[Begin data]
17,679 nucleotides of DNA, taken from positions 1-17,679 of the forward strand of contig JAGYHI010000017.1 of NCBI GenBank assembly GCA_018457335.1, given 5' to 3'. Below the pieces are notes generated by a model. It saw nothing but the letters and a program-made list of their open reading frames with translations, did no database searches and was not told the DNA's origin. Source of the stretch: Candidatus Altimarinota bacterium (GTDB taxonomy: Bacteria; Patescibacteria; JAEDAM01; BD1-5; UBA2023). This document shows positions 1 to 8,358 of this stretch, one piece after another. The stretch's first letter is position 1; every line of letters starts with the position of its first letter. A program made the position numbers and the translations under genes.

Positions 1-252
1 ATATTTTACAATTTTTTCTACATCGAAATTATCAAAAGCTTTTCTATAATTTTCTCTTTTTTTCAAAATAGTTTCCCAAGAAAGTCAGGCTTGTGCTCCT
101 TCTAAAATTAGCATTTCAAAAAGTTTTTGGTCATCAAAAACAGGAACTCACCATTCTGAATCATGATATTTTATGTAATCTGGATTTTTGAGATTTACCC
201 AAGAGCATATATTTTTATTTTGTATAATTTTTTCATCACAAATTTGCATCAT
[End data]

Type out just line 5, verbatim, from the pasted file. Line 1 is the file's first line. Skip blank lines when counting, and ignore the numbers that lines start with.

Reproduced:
201 AAGAGCATATATTTTTATTTTGTATAATTTTTTCATCACAAATTTGCATCAT